Astronomers find 19 more galaxies missing their dark matter – Astronomy Magazine

But after an academic back-in-forth, where Trujillo and van Dokkum traded salvos in the form of research papers, the answer to whether these galaxies are really missing their dark matter still remains uncertain.

But now, the discovery of 19 more galaxies without dark matter makes DF2 and DF4 seem less bizarre. And if the latest results hold up, astronomers will have to seriously consider what this growing population of galaxies without dark matter means.

The latest batch of galaxies missing dark matter was discovered when Guo and her team explored the nature of 324 dwarf galaxies using data from the Arecibo Observatory in Puerto Rico and the Sloan Digital Sky Survey. With this data, they followed in the footsteps of Rubin and Ford, studying how fast hydrogen gas rotates around each galaxy. They also calculated how much normal matter in the form of both gas and stars they contained.

After crunching the numbers, Guo and her colleagues determined that, of the 324 dwarf galaxies they investigated, 19 of them contain enough visible matter to solely explain the motions of the galaxies' hydrogen. In other words, a lot of dark matter seems to be missing from these galaxies.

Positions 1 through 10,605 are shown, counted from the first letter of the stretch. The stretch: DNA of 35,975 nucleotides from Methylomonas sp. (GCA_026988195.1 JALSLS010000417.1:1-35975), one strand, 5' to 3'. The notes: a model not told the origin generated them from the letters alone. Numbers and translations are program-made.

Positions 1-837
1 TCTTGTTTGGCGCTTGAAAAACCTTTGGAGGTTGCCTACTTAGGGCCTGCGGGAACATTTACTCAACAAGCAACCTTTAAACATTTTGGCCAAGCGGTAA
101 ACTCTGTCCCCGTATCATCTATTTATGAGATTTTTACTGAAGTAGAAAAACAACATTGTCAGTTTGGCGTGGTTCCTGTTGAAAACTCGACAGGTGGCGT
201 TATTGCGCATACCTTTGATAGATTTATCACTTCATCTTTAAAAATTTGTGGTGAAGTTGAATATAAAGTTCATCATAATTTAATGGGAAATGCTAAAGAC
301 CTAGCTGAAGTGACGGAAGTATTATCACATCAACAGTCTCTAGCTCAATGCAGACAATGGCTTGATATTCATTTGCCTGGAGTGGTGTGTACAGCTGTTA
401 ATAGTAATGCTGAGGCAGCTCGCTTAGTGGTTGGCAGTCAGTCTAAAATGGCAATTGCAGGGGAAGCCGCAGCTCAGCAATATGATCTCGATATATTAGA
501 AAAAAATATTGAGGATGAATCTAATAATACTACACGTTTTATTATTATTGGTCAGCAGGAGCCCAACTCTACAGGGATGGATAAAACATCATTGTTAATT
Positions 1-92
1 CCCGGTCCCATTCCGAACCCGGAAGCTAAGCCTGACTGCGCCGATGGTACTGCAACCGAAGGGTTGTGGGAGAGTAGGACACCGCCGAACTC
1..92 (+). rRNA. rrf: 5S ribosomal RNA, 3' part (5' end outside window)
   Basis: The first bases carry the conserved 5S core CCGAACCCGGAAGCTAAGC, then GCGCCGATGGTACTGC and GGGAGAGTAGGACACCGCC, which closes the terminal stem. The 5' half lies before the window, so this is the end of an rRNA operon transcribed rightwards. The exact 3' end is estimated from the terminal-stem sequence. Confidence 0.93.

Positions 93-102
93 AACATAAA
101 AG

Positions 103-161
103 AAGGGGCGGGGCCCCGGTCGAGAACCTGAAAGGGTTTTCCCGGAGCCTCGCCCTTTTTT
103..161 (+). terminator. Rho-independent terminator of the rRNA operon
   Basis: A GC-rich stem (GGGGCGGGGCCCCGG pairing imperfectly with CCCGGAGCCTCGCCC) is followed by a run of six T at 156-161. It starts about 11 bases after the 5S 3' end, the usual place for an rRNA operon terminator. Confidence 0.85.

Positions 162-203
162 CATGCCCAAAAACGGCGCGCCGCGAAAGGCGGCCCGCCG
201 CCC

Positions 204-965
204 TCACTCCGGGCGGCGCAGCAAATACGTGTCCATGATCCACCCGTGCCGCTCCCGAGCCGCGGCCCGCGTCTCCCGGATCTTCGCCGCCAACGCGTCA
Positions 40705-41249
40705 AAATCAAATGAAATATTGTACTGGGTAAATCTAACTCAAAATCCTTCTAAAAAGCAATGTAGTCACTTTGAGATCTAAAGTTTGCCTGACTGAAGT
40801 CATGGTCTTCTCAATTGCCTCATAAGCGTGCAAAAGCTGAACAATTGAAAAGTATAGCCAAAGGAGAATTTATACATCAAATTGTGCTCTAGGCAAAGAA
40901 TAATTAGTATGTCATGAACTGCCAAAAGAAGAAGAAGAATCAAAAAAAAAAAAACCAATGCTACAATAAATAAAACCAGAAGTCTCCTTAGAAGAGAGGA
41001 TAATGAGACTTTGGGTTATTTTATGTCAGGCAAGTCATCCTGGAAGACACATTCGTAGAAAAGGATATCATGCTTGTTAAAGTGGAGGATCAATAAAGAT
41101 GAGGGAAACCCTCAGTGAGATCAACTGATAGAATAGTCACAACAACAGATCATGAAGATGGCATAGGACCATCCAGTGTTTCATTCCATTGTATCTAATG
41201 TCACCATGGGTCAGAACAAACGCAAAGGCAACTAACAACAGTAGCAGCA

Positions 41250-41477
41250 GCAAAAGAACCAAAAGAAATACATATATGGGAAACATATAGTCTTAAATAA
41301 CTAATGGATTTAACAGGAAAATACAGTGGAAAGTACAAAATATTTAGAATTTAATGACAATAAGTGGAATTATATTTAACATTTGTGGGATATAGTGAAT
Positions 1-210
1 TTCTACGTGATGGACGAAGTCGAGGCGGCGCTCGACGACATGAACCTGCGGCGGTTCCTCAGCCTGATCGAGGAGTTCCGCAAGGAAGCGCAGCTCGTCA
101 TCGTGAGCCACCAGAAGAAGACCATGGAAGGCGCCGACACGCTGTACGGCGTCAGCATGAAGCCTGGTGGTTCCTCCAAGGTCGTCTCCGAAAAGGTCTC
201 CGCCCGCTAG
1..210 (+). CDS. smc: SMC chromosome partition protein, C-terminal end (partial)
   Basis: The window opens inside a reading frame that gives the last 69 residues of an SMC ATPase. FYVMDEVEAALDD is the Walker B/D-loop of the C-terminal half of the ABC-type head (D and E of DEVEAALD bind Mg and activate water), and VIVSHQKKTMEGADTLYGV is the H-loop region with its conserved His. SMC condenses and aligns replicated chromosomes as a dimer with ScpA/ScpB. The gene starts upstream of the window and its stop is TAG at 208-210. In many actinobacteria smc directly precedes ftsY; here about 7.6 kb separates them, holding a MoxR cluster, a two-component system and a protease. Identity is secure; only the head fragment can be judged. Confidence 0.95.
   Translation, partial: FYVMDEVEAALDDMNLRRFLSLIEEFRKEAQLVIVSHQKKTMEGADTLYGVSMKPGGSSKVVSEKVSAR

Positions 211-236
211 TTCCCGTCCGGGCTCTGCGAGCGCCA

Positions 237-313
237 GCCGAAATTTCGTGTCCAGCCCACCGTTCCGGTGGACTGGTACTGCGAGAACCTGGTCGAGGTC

According to the study, "Our results suggest that a population of dwarf galaxies could form in a particular way such that much less dark matter is required than for those in the Local Group [our cosmic neighborhood] and those found in simulations."

And what's the significance of finding galaxies without dark matter? According to van Dokkum, it would mean that astronomers don't really understand how galaxies form in the first place. Scientists currently suspect galaxies only form when the gravity from copious amounts of dark matter attracts the gas and dust needed to kick-start star formation.

"The thing is, we have no idea how star formation would proceed in the absence of dark matter," van Dokkum explained. "All we can say is that there must have been very dense gas early on in their history." Otherwise, the galaxies wouldn't be able to create any new stars.

Moving forward, Guo and her team say that astronomers need to do more work to map the motions of hydrogen gas within these galaxies. And with that, they hope to learn more about how these galaxies without dark matter came to be in the first place.

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Astronomers find 19 more galaxies missing their dark matter - Astronomy Magazine

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